Anyone else with similar issues from front wheel drive?
On your bike does breaking serve to disconnect the power? That's an important safety feature to have. I'm not sure if it is a standard feature on ebikes or not, but it's a good one to look for. Then, just a little touch on the breaks serves to stop the motor instantly, even if you don't want to brake a lot.

Welcome to the forum, and I hope you heal well!

Hi - I work as an e-bike tech and just want to mention that brake cut-off switches are a legal requirement for e-bikes. Which isn’t to say that every e-bike will have them.

After-market kits that add a hub motor to the front or rear of the bike rely on the tech to install a PAS system and / or brake cut-off switches. In some cases (particularly if the kit is purchased online and installed by the owner) .... they get left off.

However, in the case of a 250W motor - that’s not the cause of a crash. Using the front brake and locking up the front wheel was the actual cause of the crash. With or without a motor I’d suggest practicing useing the rear brake under those conditions.

I have personally confirmed (by disconnecting the cut-off switches) that standard V-brakes are more than enough to rapidly stop a 500W motor even under full throttle. However, brake cut-off switches are a safer bet.

Wish you a speedy recovery
 

shiruba

New Member
I recently broke my shoulder and mangled my thumb ( on the opposite hand, of course) and I blame the front wheel drive of my ebike.
Hi,
First of all, I am very sorry you got hurt. I can only imagine what that's like.

I have actually never seen a front or rear wheel drive bike because as far as I know, all bikes in Japan are middle assist. The motor just drives the chain, just the same as your peddling power.

It surprises me that there is a 1.5 second delay, as my bike has no noticable delay, but it surprises me even more that it goes straight to full power, as all bikes here by law can only put out a ratio of the power the rider puts in.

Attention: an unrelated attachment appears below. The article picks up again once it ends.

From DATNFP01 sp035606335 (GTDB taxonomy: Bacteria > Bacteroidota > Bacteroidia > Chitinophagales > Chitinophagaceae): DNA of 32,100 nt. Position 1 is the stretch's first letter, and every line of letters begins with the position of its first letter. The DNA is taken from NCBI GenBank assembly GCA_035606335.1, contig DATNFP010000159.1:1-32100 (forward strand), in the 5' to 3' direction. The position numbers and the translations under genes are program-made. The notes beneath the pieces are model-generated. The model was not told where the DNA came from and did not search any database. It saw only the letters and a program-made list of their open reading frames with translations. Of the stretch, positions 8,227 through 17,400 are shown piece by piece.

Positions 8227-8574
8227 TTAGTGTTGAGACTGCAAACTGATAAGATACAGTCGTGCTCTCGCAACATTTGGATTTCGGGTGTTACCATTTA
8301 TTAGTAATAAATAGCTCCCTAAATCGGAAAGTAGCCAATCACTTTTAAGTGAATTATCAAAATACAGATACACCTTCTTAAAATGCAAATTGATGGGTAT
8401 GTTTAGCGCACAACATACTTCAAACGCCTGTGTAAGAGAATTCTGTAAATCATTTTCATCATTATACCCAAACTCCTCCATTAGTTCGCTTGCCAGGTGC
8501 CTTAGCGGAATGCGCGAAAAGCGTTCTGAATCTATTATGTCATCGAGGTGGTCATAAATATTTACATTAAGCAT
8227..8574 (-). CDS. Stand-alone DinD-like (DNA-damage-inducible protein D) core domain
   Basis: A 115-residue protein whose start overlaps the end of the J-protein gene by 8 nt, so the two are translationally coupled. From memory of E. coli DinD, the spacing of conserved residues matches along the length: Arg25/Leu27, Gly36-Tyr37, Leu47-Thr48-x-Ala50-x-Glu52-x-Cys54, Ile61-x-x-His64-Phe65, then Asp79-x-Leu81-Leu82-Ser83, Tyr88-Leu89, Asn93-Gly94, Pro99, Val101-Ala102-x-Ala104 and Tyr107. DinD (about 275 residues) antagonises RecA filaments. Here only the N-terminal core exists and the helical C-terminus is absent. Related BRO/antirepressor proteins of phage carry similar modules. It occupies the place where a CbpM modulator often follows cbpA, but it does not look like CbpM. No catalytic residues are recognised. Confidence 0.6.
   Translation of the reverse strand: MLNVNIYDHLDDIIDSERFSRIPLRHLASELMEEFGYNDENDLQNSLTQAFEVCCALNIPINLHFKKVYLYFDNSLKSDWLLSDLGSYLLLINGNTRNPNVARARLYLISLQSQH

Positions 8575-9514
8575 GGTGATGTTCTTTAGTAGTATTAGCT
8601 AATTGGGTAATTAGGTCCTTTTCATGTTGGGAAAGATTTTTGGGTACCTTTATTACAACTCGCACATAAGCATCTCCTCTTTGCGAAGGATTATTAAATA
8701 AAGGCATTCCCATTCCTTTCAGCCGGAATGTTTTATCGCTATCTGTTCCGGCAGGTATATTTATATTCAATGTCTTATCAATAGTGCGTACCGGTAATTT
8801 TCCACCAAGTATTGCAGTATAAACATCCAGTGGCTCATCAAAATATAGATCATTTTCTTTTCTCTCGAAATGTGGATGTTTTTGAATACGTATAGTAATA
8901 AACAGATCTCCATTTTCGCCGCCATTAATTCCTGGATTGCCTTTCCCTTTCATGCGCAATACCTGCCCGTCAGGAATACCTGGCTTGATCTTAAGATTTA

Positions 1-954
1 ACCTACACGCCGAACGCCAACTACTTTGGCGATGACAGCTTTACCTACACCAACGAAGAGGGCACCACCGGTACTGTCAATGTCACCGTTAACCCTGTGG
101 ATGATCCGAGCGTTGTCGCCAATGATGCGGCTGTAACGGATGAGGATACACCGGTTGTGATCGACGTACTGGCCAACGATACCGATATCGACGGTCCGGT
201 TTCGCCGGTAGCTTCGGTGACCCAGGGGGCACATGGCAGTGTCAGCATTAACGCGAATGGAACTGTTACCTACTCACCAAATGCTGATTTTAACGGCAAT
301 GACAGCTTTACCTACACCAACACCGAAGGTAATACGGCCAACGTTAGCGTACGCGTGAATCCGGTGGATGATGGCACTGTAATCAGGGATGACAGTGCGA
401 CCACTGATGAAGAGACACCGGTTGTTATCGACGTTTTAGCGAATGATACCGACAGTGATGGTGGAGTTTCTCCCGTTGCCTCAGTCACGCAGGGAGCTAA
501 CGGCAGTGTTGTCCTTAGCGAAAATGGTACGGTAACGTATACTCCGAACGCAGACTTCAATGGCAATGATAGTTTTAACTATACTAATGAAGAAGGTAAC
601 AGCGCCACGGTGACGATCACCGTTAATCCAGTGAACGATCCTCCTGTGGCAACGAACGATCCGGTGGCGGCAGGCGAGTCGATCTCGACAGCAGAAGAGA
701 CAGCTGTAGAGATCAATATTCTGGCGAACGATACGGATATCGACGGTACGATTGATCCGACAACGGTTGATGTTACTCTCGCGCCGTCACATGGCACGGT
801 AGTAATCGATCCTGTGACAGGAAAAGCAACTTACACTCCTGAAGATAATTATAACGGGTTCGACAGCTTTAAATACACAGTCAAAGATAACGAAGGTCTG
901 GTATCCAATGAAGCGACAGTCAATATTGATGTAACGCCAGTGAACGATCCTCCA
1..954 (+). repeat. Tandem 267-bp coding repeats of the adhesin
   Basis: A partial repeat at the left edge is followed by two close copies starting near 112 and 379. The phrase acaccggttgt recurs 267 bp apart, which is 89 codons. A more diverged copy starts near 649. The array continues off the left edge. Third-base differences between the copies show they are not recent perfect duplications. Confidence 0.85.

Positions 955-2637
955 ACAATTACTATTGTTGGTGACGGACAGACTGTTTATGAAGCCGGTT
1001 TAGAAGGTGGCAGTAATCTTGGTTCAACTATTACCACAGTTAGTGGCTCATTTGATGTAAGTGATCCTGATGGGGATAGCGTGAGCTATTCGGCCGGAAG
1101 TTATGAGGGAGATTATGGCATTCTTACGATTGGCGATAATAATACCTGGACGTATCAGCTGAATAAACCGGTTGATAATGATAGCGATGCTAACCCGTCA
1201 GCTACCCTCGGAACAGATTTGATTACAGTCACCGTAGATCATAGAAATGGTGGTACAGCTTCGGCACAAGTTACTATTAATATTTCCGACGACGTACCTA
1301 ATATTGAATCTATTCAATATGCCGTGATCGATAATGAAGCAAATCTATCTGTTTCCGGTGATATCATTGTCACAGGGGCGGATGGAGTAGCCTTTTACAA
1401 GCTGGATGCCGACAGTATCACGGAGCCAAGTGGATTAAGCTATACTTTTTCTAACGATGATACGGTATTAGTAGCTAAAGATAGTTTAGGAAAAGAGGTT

Do you think your accident was more because of the speed or front wheel drive, or more just because of the rain?
 

Dal Venable

New Member
really the way you describe your PAS acting you must not have connected the speed regulator wire, generally two blue wire with a male connect on one and female on the other, it will restrict your bikes speed but not the power. with the regulator wire connected the system won't go any faster than 15.5 mph using PAS and throttle. I find this is the best way to operate a front wheel drive bike. and to I never read where your kit had a LED or a LCD controller with various PAS levels. low level is fine for riding around on flats but some systems that only have basically an on and off switch if you don't have a controller on your handlebars when you start peddling the system cuts on full power (level 3 or 5 depending on system) with the controller you can meter your power output better to fit your riding style.
I find most problems with front wheel drive e bikes come from over power on the throttle or PAS. you really should try to equalize to motor drive power to your peddling power output this creates an all wheel drive effect that will handle most all road and trail conditions.
In fact, most e bike builders will tell you to use a lower power wheel on the front of a true ADW e bike, example: 350 watt hub on the back wheel and a 250 watt on the front or duel controllers to meter the difference in power output between the two systems. I build lots of front wheel e bike mainly trikes and beach cruisers. front wheel driver is idea for hard frames like those style bikes, not so much for mountain biking though.
 

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indianajo

Well-Known Member
I've converted the bike left from rear wheel DD hub motor as in post 11 to front geared hub motor. 4000 miles, 2 1/4 years, no accidents. Got tired of pulling the DD motor around unpowered with my legs. I deleted the "suddenly on" 500W PAS, I view it as a positive danger. I use throttle only, but am looking for a torque sensor + controller. I won't ride on black ice, and am wary of wood deck bridges which are wet. Both promote skidding. Note I have the battery hung out over the front wheel for better traction, and less chance of a battery fire between my legs.
 

Dal Venable

New Member
The two beach cruisers in my post are both front wheel 500 watt geared hub bikes with the battery mounted on the handlebars. the new 36 volt 500 watt li-ion battery only ads 4.5 lbs to the bike total added weight comes to 15 lbs extra to the 30 lb bike. Very light and as you mentioned no drag when you peddle around in manual mode the geared hub has little to no drag compared to the direct drive systems front or back hub. Both also have an LED controller display that meter the PAS to better fit your riding style and the systems both have the regulator connected to keep the ground speed under 15.5 miles per hour but not the power of the 500 watt motor to climb hills. kind of like traction control.